Because I love a good story and groove on rich immersive themes, legacy games really appeal to me. The chance to be part of an unfolding narrative is wonderful. It provides a structure for friends to commit to an investment of their time together on a regular basis. It holds everyone's interest over time (when the story is well written and executed). Especially valuable for me is that it lessens the bitter taste of a loss; I get so interested in the plot that I don't care as much about winning. I'm trying to tamp down my competitiveness and narrative driven games help. Finally, I’m a huge fan of Inka and Markus Brand (we have a number of their games in our library already, including all of the Exit  games, Encore, and Raja of Ganges). For all of these reasons, I was really excited when Ravensburger sent me a copy of Inka and Markus’s newest legacy game, Rise of Queensdale, to review. I actually received my review copy early in 2019, but our RoQ group consists of parents wi…

Board Game Review > Middara: Unintentional Malum Act 1

I don't keep my finger on the pulse of all the independent Kickstarter campaigns running at any given time. There's just too much unique content being produced month after month for me to sift through everything. I leave that to those who write previews and reviews for a living (I am an IT Consultant for a living; I write reviews as a hobby because I'm passionate about board gaming). The only way an independent Kickstarter campaign is going to be on my radar is if the designer/publisher reaches out to me to let me know the campaign is running or if it's created a bit of buzz already in the key circles that I frequent. I definitely wasn't closely monitoring Kickstarter campaigns four years ago when the original edition of Middara  was initially funded. It was an adventurous dungeon crawl that promised to be so much more than an ordinary dungeon crawl. With options to run in campaign mode for an ongoing narrative or crawl mode for one off gameplay, it could work as a…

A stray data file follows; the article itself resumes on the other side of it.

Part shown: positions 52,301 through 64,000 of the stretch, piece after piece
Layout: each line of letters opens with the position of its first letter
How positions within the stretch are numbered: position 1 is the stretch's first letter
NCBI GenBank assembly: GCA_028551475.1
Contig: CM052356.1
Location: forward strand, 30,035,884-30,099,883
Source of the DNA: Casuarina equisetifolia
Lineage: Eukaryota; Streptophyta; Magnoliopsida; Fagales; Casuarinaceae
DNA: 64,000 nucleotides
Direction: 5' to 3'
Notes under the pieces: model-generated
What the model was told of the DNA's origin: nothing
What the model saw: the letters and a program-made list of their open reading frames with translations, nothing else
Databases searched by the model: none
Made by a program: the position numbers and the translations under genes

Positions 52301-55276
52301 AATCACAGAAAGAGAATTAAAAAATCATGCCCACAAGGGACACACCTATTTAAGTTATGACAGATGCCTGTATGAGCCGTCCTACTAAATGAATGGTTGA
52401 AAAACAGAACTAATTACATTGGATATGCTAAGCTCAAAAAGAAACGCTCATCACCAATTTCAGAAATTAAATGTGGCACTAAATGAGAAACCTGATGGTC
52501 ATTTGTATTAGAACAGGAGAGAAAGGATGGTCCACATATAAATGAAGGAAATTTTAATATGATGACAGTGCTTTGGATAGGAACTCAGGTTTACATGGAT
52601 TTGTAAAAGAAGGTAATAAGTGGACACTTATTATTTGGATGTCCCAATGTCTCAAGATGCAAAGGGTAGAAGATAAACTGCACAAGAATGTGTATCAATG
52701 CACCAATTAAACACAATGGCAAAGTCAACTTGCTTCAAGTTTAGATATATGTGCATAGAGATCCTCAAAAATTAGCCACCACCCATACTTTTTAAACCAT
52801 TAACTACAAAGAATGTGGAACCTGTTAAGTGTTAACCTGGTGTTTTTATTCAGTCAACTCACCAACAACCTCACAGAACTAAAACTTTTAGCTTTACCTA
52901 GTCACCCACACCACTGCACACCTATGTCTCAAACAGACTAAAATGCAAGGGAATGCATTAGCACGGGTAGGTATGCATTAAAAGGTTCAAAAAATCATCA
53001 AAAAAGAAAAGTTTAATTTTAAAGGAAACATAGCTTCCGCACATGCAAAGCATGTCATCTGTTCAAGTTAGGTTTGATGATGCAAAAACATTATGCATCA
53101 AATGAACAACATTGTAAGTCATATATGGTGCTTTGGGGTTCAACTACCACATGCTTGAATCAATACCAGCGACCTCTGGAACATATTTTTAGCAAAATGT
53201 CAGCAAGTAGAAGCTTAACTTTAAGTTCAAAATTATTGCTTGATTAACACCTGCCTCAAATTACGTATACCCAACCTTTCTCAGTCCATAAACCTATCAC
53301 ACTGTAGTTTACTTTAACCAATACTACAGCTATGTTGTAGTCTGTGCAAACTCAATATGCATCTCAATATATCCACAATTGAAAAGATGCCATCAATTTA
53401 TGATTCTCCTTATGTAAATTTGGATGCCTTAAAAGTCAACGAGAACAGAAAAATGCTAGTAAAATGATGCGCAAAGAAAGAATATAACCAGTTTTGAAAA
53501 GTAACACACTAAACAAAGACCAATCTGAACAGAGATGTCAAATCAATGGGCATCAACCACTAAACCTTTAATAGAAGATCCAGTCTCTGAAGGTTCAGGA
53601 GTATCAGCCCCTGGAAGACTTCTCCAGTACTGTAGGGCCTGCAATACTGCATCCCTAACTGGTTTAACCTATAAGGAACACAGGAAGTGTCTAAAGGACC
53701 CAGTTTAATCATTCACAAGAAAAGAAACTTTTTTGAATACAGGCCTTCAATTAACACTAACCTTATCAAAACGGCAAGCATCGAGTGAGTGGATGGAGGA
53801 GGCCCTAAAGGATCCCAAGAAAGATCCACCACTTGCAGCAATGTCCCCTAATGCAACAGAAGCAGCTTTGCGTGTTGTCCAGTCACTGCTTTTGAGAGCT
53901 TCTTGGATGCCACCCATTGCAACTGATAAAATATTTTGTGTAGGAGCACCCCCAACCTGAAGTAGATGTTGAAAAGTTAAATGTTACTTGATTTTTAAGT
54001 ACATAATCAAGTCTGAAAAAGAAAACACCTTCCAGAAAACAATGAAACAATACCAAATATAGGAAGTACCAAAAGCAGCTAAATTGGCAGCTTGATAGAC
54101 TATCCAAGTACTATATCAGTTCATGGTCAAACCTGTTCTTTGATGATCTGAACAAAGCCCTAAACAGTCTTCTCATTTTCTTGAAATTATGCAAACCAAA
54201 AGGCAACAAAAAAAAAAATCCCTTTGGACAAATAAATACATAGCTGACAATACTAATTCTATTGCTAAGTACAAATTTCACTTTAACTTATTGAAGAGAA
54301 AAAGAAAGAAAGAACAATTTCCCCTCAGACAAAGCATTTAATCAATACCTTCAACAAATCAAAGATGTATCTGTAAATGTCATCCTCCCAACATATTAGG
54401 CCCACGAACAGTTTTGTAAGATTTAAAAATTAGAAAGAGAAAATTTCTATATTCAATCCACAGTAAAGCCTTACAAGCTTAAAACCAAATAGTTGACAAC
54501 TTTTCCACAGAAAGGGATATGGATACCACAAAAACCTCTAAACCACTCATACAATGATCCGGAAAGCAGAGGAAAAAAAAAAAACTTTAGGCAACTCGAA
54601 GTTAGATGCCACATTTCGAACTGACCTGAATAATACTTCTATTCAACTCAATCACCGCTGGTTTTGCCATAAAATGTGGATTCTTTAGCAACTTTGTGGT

Board Game Review: Machi Koro Legacy

Machi Koro  was one of the first games my husband Chris and I played together. It was released in 2012 and when we started gaming together in 2013, it was still a popular game on reviewer blogs and videos as we sought guidance in what to play and what to buy. Once Machi Koro  was in our collection, I spent every game trying my best to outthink Chris and acquire the best combination of establishment types to ensure victory. As we were enticed by other new games coming out and were drawn deeper into heavy Euros, we left Machi Koro on the shelf more frequently, with an occasional wistful comment about how we should play again.At GenCon earlier this year, Machi Koro Legacy  was the talk of the town. Designed by Rob Daviau, JR Honeycutt, and Masao Suganuma (Masao is the original designer of Machi Koro), it promised to breathe new life into Machi Koro through a campaign style series of ten games, revealing new aspects of gameplay in each session at the table. We love legacy games, so we wer…

Board Game Review: Kemet

I love a good area control game. I'm crazy about Islebound, Scythe, SpiritIsland, Blood Rage, Forbidden Stars, Vindication, Fate of the Elder Gods, and Twlight Imperium IV (my FAVORITE game outside of Brass Birmingham).  So I had high hopes for Kemet. It’s an older game (released in 2012), designed by Jacques Bariot and Guillaume Montiage and it’s been on my wishlist since I started playing board games at a neighborhood gaming store about a year after its release. My best friend and I would be at the store playing whatever new game we’d bought that month, and I’d admire the Kemet cover art from where I sat. It just looks absolutely thrilling. Because we were heavily into the cult of the new at that time, we never prioritized adding an older game like Kemet to our collection. This was finally rectified when Matagot sent me a review copy.  I was so excited to open the box, especially when I discovered the artwork on the inside was just as well illustrated as the box cover I’d admire…